• The sale of the land was violative of Rule 266 of the 1961 Rules governing land transfer. The contested transfer did not adhere to the prescribed legal procedure outlined in the Rules.
  • A suit for permanent injunction was non-maintainable in light of the fact that a declaration of rights was never sought by the respondents.
  • The rulings of the lower courts were erroneous due to the insufficiency of the material evidence.


  • The respondents claimed their ownership and possession of disputed land was legal by way of the lease granted to them by the Gram Panchayat in 1959.
  • The disputed chunk of land was transferred by the district collector vide order dated 15.04.1989 as extension of abadi to the Urban Improvement Trust and was said to be bilanam, with no reference to gochar land.
  • The respondents had the legal right to continue to occupy the land they have in possession of since 1959. Therefore, there was no need for respondents to file for declaration of ownership.
  • The lease document ought to be presumed authentic under section 90 of the evidence act as the document was over 30 years old.
  • There were two witnesses in whose presence the lease was executed.
  • Subsequent government scheme introduced in October 2012, namely ‘Parshashan Shehron Ka Sang Abhiyan’, further support the respondents’ claims.


  • It was noted by the Court that the respondents had indeed failed to produce revenue records demonstrating that the land was mutated in their favour.
  • Besides the oral testimonies of the 2 witnesses, there was no material evidence to back the respondents’ ownership and possession claims.
  • The Supreme Court stressed that the presumption of authenticity is applicable only to the signatures and execution of the document, not to the accuracy of its contents.
  • As the signatory, sarpanch Kushal Singh, of the lease deed had passed away there was no proof of his signature’s authenticity.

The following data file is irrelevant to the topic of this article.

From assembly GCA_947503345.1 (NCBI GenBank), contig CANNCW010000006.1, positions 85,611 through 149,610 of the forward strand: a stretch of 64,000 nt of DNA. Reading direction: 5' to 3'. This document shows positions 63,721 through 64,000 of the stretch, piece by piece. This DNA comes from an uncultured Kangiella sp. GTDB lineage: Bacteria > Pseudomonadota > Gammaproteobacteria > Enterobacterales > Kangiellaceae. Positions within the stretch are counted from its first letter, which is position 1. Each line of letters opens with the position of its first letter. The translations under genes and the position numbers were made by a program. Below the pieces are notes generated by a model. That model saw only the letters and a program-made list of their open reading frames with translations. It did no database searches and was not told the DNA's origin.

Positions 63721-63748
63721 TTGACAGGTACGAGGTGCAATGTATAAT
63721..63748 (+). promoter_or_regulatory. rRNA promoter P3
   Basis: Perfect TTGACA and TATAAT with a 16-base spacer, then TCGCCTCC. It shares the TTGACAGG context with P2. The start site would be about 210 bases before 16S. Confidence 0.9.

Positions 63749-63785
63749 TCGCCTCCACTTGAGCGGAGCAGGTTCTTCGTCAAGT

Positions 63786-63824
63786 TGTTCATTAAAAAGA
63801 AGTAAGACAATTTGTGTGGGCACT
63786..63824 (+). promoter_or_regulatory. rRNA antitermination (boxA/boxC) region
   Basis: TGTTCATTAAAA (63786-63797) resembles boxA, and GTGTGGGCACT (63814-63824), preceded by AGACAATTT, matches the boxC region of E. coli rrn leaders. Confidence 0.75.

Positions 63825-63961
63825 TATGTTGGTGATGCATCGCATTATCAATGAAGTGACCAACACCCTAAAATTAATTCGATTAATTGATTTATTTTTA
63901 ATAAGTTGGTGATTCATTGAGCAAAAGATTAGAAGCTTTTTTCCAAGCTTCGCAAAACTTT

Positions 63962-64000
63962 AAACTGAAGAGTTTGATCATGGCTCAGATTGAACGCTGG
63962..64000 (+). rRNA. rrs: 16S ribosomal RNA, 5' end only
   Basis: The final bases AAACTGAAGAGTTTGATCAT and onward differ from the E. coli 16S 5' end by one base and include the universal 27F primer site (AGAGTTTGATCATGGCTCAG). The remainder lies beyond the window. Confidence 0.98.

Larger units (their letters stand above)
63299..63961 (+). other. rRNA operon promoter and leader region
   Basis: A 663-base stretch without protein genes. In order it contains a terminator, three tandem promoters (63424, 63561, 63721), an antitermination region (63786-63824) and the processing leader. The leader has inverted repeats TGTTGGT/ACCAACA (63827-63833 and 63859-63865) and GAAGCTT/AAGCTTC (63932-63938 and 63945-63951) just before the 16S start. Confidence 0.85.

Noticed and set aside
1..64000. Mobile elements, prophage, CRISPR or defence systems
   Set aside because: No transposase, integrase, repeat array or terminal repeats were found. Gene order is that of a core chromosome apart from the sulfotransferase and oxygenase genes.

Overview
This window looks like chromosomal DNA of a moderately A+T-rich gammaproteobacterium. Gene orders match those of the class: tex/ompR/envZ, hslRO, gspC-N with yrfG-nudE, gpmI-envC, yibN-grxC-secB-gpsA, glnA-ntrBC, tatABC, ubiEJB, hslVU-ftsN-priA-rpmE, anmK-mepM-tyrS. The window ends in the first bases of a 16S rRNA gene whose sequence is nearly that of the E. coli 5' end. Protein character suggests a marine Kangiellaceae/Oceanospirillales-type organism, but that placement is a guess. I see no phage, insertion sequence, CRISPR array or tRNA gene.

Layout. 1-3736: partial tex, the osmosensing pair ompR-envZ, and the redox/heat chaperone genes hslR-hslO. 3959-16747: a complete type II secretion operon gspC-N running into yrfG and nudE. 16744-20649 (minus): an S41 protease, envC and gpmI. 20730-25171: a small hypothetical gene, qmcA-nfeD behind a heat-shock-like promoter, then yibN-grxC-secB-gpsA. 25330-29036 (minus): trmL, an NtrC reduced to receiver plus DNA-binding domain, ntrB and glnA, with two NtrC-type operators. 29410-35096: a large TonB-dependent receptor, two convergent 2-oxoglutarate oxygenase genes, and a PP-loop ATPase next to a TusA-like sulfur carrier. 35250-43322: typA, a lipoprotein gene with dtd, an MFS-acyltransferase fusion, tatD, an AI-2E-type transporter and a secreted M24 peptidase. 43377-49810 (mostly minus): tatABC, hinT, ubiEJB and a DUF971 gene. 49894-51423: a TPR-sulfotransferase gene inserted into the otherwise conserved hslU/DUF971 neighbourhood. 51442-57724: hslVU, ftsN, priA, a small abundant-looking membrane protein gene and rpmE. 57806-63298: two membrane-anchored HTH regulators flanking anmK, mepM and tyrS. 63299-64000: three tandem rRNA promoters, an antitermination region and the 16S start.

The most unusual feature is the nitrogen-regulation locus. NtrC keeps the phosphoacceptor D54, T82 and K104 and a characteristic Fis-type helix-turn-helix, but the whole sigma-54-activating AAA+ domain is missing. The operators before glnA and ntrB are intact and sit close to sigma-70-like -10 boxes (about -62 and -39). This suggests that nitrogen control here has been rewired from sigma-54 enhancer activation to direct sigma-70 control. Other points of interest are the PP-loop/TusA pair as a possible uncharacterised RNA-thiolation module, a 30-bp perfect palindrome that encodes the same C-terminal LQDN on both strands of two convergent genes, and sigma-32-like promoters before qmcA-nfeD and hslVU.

• The Court opined that the contents of the lease documents need to be accurately proven and criticized the failure of the respondents to summon the records proving the execution of their lease.
  • The Gram Panchayat should have been a party in the suit in the Court’s opinion, consequently they were now to prove the validity of the documents without the direct involvement of the Gram Panchayat.
  • The revenue records presented before the Court show that the disputed land was reserved for non-agricultural use by the government.
  • The Supreme Court observed that the respondents had failed to substantiate their ownership and possession of the contested land.
  • It was held that in cases where the title of a party is contested, a mere suit for injunction is not maintainable. The title has to be proven to seek an injunction as per the ruling in Anathula Sudhakar v. P.Buchi Reddy (Dead) by Lrs. & Ors. 
  • The impugned order of the High Court’s order was set aside.


The Supreme Court restored the Trial Court’s order and dismissed the orders of the appellate courts, stating that the High Court’s judgment was legally flawed. It was held that the respondents had failed to prove their rightful claim to the disputed land. The lease deed in question was violative of Rule 266 of the 1961 Rules which outlines the peculiar situations when land can be transferred by way of sale through private negotiation. The Supreme Court further highlighted the need for both parties and the registry of the Court to ensure due diligence and accuracy when filing pleadings and documentations. The appeals were allowed accordingly.